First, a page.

Prison Tats, Race Wars and White Collars: Why the Church Should be Rough Around the Middle

My first thought was, “Uh oh. Can we handle this?” I was worried about the potential fallout.

Could we handle that kind of issue and stick together even with differing opinions?

. . . . .

Preaching gives one a unique, visual vantage point. I see it all.

Two weeks ago, I saw a man who doesn’t believe women should hold positions of authority in the church sitting a few feet away from a woman who believes very strongly in gay marriage.

In that same service, I saw a congressman sitting a few feet away from a person who would never vote for him in a million years. 

I saw a tattoo artist sitting next to a 90-year-old matriarch of the church. 

I saw a family sitting next to a felon. 

There are people who can’t afford to go to the doctor sitting feet away from those who have elected to undergo cosmetic surgery. 

Dirty blue jeans, Armani suits, people who hitch rides, people who leave multiple cars at their second homes—this is all part of a shift that has been taking place over the past few years in our congregation.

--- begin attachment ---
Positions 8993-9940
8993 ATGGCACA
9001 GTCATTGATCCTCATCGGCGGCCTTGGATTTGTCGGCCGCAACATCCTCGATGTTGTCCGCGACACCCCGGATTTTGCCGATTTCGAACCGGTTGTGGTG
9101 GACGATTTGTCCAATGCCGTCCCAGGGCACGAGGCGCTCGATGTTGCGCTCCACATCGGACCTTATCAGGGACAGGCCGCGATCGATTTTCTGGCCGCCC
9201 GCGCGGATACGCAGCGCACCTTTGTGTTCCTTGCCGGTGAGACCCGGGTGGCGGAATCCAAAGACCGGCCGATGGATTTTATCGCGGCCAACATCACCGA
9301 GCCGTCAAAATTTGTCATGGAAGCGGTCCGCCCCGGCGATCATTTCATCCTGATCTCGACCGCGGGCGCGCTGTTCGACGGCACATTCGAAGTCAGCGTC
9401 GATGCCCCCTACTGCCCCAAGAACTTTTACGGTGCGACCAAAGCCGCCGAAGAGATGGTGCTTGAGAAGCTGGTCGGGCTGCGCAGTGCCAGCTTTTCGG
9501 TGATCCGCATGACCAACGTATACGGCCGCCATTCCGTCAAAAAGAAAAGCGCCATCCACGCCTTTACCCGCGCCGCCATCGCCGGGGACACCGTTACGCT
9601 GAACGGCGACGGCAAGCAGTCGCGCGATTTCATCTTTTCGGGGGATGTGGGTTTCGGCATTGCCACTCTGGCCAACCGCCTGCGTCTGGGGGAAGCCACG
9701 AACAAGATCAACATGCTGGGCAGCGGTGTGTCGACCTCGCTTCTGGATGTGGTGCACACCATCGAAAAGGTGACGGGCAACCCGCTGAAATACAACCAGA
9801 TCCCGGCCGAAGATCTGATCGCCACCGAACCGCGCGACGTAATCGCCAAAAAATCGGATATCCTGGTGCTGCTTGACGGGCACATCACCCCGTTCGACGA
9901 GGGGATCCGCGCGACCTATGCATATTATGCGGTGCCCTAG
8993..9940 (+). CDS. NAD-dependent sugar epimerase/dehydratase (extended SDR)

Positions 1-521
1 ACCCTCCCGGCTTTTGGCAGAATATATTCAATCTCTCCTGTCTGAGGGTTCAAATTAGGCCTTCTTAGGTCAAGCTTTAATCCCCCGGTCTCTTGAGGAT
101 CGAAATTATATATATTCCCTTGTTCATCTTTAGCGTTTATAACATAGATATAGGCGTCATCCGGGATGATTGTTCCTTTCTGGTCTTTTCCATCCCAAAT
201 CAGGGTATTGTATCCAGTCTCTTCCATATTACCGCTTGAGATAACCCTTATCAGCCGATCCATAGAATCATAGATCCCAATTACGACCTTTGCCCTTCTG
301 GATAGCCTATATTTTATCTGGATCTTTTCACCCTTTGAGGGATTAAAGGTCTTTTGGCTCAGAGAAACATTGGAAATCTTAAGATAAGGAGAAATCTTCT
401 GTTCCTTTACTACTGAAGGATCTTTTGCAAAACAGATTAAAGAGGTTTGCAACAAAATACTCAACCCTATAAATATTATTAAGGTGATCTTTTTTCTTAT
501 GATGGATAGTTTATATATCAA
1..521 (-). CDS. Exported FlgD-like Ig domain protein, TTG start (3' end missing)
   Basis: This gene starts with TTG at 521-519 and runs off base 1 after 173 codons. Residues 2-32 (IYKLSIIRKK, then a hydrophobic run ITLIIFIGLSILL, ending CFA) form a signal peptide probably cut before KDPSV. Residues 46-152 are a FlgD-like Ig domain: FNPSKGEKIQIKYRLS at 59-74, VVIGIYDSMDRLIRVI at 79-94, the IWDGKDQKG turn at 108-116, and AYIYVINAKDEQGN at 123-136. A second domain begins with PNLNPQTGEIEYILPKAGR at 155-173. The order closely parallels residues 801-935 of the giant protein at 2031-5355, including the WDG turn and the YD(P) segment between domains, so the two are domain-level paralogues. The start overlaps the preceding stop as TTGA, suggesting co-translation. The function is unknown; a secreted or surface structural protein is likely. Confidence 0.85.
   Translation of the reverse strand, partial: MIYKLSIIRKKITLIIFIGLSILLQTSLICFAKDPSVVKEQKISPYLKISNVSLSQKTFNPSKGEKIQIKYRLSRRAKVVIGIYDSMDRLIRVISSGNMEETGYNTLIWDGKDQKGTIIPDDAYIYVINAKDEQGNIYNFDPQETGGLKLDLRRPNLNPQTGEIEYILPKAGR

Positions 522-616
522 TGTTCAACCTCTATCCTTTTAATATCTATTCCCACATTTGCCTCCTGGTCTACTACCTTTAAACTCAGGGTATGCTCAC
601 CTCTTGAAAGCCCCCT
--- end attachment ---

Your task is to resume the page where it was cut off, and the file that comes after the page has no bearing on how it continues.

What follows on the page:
From the pulpit, I love to look up and see these diverse stories gathered under a common roof. It feels like the kingdom of God.

But in worship, it is easy to be smooth around the edges. We have enough in common to be there together.

But what happens when the family knows it’s sitting next to a felon?

What happens when the grandmother realizes that the nice girl that has been sitting in front of her for the last few weeks is an addict?

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Scott Castleman
Scott Castleman is a third generation Presbyterian pastor. He and his wife Rebecca have been married for fifteen years. They have three children. Scott received his bachelor’s degree in Biblical studies from Belhaven University in 1998. After four years in full time youth ministry he attended Reformed Theological Seminary and Princeton Theological Seminary where he received a Masters of Divinity in 2006. He has been the senior pastor of First Presbyterian Church (EPC) in Ocean Springs, MS since 2009. He is currently working on a Doctorate of Ministry from Reformed Theological Seminary with a focus on leadership.

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